EBA acts to improve AML/CFT supervision in Europe

05 February 2020

•    Results from the first AML implementation review highlight that competent authorities are working hard to reform their approach to AML/CFT supervision. 
•    Challenges remain that need to be addressed to ensure AML/CFT supervision is risk based, proportionate and effective.
•    The EBA is reviewing competent authorities’ approach to AML/CFT supervision as part of its duty to lead, coordinate and monitor European supervisors’ AML/CFT policies and efforts.

The European Banking Authority (EBA) published today its first Report on competent authorities’ approaches to the anti-money laundering and countering the financing of terrorism (AML/CFT) supervision of banks. This publication is part of the EBA’s new role to lead, coordinate and monitor the fight against money laundering and terrorist financing (ML/TF) in all EU Member States, which is further explained in the accompanying factsheet

The EBA’s findings show that most competent authorities in this year’s sample are taking significant steps to strengthen their approach to AML/CFT supervision. AML/CFT supervisory staff have a good understanding of international and European AML/CFT standards and are committed to the fight against financial crime. Several competent authorities have made the fight against ML/TF one of their key priorities, and in a number of cases, significantly expanded their AML/CFT supervisory teams.

Nevertheless, the EBA found that significant challenges remain and are common to all competent authorities in the sample. These include the need to move away from a focus on tick box compliance to assessing the effectiveness of banks’ AML/CFT systems and controls. Competent authorities also need to strengthen their approach to ensuring compliance by taking more proportionate and sufficiently dissuasive measures to correct deficiencies in banks’ AML/CFT systems and controls.  Finally, the EBA found that not all competent authorities were able to cooperate effectively with domestic and international stakeholders to draw on synergies and to position AML/CFT in the wider national and international supervisory framework.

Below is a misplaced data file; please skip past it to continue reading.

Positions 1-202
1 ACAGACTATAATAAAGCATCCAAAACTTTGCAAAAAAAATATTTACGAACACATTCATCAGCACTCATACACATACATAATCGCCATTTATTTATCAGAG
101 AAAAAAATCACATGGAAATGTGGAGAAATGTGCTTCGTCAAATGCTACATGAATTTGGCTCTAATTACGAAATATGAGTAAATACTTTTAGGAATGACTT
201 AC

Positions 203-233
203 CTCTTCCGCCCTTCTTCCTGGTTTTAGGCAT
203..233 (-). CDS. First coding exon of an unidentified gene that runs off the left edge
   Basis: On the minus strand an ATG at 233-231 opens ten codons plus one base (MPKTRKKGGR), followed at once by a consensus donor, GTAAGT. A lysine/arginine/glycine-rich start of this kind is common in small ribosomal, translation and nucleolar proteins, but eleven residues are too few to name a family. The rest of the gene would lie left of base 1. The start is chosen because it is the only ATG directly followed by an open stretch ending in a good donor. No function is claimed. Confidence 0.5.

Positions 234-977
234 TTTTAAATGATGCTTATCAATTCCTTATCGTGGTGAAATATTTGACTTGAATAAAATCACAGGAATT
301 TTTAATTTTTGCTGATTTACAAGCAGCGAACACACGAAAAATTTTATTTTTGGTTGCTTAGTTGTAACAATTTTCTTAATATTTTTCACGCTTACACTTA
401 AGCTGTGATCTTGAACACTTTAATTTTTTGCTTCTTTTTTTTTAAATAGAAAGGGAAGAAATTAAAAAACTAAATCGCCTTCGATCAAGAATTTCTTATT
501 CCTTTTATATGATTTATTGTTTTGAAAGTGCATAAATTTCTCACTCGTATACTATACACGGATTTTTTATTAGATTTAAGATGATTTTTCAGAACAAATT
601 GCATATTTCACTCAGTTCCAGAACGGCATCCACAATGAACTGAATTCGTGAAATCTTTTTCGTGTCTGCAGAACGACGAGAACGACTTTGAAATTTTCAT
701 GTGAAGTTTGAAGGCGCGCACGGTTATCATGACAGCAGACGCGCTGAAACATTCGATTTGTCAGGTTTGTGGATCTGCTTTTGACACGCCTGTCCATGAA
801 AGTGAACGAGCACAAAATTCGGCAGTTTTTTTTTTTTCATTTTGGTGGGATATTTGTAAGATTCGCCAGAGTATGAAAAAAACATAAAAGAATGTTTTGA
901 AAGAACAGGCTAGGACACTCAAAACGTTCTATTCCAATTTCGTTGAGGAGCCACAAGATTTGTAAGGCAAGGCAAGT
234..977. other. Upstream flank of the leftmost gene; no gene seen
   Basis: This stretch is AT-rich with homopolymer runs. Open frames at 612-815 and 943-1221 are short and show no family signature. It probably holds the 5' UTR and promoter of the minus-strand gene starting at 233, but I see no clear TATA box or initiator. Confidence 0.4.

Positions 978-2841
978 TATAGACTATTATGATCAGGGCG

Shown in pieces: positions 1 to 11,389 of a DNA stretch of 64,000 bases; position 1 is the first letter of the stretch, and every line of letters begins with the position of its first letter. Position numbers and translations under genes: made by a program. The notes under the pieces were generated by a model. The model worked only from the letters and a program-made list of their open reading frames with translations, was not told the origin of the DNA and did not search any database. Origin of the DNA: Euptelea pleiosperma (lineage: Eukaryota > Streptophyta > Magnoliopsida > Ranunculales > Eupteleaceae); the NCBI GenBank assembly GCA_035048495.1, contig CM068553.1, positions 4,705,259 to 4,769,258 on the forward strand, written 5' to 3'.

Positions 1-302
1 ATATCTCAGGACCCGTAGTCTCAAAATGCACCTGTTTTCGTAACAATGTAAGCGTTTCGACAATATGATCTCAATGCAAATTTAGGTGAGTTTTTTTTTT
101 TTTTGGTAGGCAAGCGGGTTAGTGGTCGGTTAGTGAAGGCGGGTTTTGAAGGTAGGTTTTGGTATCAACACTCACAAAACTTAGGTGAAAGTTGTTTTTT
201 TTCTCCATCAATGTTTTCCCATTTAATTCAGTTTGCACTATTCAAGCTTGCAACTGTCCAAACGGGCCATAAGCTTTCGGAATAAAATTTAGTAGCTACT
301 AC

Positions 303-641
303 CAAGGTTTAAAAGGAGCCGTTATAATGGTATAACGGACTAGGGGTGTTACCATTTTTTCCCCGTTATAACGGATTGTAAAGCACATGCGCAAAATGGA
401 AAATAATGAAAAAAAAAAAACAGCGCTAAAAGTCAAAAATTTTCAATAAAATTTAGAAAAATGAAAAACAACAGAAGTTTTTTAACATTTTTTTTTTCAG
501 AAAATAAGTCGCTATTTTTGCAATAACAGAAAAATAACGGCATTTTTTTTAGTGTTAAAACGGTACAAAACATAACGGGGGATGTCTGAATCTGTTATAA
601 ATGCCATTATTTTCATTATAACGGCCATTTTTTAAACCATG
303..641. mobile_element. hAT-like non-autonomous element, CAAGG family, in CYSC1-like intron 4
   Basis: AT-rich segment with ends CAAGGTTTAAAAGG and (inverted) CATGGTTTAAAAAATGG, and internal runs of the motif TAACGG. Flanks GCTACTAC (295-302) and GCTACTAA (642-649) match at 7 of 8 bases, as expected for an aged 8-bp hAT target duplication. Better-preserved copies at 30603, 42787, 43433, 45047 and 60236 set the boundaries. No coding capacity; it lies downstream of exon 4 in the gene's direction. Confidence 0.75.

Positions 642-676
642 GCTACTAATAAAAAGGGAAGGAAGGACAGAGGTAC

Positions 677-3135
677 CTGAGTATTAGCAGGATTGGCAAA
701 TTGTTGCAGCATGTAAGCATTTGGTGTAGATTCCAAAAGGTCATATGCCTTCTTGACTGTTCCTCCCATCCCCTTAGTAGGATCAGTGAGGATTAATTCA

The EBA’s findings and associated recommendations are relevant to all AML/CFT competent authorities regardless of whether they were included in this year’s sample.

Note to editors

  1. The European Union (EU) has a comprehensive legal framework to tackle money laundering and terrorist financing. Nevertheless, there has been a constant stream of high profile ML/TF cases involving European banks. These scandals, together with findings by international AML/CFT assessment bodies, point to deficiencies in some competent authorities’ approaches to their AML/CFT supervision of banks, have led to suggestions that supervisors should do more to ensure that Europe’s AML/CFT framework is implemented consistently and effectively. The EBA, therefore, decided to review the effectiveness of national competent authorities’ approaches to the AML/CFT supervision of banks, and to support individual competent authorities’ AML/CFT efforts.

The EBA has a new legal mandate to lead, coordinate and monitor the financial sector’s fight against ML/TF across the EU. Information on how the EBA will discharge its AML/CFT functions is set out in a factsheet published today.

 

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Franca Rosa Congiu

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